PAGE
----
The Wabi teapot
This cast-iron teapot is the result of the centuries-old expertise of the Wazuqu foundry.
Its simple, elegant shape and delicate green colour are based on the aesthetic and philosophy of wabi-sabi, which has its origins in the tea ceremony. Wabi refers to beauty in its most modest form, sometimes marked by imperfection, while sabi is the attraction to objects that have become more beautiful over time.
The Wabi teapot has a spout for delicate, precise pouring. Easy to use, Wazuqu teapots are on average 25% lighter than typical Japanese cast-iron teapots, thanks to the foundry’s perfection of Japanese craftsmanship over more than 400 years.
The WAZUQU foundry
WAZUQU is a traditional Japanese foundry that has been operating since 1604, based in northern Japan (Yamagata).
The name of the foundry, "Wa-zuqu", refers to a type of Japanese cast iron. This type of cast iron was used in Japan until the Edo period, to make swords and scissors. Today, there are just a few workshops in the world that still make teapots using this extremely pure Wa-zuqu cast iron.
Teapots made by the WAZUQU foundry are very comfortable to handle, being on average 25% lighter than typical Japanese cast-iron teapots, thanks to the artisanal expertise perfected over more than 400 years.
The cast iron used by this foundry is composed of 70% recycled materials. However, the quality of its products is just as high as that of products made from new raw materials.
Before using your teapot for the first time, follow the steps below:
1 – Fill the teapot with boiling water.
2 – Wait for a minute, and then empty out the water.
3 – While the teapot is still warm, wipe the outside with a dry cloth.
4 – Repeat this process 3 or 4 times.
5 – Leave the teapot to dry naturally, inside and out, for about 30 minutes.
To preserve the quality and beauty of your teapot, follow the steps below:
1 – After using the teapot, rinse it out with hot water, avoiding the use of detergents.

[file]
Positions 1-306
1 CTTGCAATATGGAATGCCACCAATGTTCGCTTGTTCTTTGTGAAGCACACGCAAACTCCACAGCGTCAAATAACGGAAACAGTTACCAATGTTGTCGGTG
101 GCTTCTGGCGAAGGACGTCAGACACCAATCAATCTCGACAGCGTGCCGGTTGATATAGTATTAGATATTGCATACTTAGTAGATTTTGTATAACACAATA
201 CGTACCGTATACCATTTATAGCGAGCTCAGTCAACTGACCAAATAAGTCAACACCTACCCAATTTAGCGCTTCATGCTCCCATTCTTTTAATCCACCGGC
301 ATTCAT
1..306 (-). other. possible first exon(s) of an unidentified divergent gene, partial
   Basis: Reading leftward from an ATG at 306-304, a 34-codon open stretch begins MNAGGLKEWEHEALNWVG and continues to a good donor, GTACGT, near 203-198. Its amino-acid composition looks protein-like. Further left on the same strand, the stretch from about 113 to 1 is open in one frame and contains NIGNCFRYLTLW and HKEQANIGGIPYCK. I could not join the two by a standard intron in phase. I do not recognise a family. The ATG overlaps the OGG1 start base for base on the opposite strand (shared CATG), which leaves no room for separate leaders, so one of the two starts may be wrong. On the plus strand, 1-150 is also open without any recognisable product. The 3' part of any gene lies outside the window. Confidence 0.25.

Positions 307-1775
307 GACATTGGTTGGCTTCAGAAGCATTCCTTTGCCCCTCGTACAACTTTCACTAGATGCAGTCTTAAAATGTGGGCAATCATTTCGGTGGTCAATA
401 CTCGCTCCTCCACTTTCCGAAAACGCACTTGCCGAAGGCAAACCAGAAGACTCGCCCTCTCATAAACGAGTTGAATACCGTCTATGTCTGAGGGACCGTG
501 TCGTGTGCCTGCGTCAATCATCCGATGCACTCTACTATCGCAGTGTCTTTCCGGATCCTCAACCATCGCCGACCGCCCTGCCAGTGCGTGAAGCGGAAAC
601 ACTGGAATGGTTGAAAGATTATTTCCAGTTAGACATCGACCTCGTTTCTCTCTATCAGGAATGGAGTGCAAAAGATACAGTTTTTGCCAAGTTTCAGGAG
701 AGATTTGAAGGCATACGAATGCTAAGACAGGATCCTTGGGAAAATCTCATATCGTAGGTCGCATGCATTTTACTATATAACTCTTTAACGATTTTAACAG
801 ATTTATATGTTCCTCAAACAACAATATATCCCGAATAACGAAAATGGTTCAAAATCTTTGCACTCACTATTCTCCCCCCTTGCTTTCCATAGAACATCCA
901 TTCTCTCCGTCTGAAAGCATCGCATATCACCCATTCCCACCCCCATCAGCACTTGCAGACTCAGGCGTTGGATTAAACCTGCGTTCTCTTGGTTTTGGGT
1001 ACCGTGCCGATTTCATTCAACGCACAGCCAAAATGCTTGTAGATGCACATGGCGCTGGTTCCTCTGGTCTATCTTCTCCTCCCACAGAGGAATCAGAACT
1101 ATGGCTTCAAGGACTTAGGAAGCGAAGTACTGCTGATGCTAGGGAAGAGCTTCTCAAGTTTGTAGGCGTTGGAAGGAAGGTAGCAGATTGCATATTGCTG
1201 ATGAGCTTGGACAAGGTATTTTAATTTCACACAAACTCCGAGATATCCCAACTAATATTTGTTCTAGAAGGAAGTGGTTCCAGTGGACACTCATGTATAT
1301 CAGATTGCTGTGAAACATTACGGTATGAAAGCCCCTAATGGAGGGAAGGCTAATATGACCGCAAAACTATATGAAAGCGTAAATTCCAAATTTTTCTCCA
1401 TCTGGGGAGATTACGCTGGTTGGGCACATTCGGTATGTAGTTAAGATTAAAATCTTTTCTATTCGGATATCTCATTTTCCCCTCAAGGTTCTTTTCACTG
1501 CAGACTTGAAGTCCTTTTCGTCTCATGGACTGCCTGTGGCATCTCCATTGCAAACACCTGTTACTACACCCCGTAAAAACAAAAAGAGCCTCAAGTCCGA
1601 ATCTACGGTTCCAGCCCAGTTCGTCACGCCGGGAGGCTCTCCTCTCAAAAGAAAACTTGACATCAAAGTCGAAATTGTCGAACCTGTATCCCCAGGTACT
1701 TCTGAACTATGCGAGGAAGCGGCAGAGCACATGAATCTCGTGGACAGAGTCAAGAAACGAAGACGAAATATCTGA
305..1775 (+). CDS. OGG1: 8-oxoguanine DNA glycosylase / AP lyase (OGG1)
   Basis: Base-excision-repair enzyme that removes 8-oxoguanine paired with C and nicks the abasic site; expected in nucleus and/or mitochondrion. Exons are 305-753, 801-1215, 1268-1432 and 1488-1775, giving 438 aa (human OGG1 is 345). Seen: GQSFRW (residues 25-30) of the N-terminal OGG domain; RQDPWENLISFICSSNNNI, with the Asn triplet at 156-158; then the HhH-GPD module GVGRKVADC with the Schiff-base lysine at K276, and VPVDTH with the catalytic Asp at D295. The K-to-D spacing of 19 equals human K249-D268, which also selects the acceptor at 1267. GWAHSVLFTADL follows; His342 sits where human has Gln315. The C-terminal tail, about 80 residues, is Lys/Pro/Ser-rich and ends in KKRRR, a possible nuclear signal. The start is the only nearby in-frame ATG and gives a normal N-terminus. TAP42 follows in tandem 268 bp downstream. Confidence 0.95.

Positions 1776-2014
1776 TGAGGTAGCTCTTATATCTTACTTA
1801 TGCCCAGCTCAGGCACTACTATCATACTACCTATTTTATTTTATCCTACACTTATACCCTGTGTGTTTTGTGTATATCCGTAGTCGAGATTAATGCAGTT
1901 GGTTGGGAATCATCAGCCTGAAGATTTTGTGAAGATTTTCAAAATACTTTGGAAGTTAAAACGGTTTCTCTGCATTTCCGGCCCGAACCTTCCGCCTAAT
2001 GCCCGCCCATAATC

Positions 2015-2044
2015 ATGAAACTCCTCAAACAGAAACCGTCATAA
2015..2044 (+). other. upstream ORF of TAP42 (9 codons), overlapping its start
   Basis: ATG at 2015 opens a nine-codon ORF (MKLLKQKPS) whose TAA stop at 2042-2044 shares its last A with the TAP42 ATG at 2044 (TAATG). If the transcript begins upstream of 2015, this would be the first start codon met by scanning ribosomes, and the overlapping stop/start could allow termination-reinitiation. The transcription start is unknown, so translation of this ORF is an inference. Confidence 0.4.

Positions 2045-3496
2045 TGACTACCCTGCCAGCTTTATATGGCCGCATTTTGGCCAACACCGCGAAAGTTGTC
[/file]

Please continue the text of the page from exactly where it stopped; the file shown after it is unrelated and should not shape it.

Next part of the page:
2 – Dry the outside of the teapot while it is still warm.
3 – Never use an abrasive sponge to clean your teapot; instead, wipe it with a soft cloth.
4 – Always leave the inside of the pot to dry with the lid off.
5 – To avoid stains and rings, never leave water or tea in your teapot for too long.
6 – Before putting your teapot away, be sure that it is completely dry, inside and out and if possible, store the lid separately.
Cast iron is an iron-based alloy which is a black metal before treatment. It can be colored, in various stages, with a number of color pigments. After time, these pigments may fade slightly, giving the teapot a lovely patina. However, to limit this natural fading, avoid letting the teapot come into contact with any of the following: detergents, grease, salt, humidity, direct heat, abrasive objects...
Traditionally, the Japanese let their teapots rust. This causes no harm to their health whatsoever; on the contrary it provides an additional source of iron. However, most models imported by Western countries have been varnished to prevent this oxidization process. The inside of your teapot is therefore protected with a harmless varnish, sealing the porous metal and preventing it from becoming tainted. With time, tannins may build up inside the teapot, forming a thin black layer. This will have no effect on the taste of your tea. The deposit will fade naturally if the teapot is left for several days, without its lid on, in a well-aired place room.
If you follow this advice, your teapot will remain in excellent condition and will last a lifetime.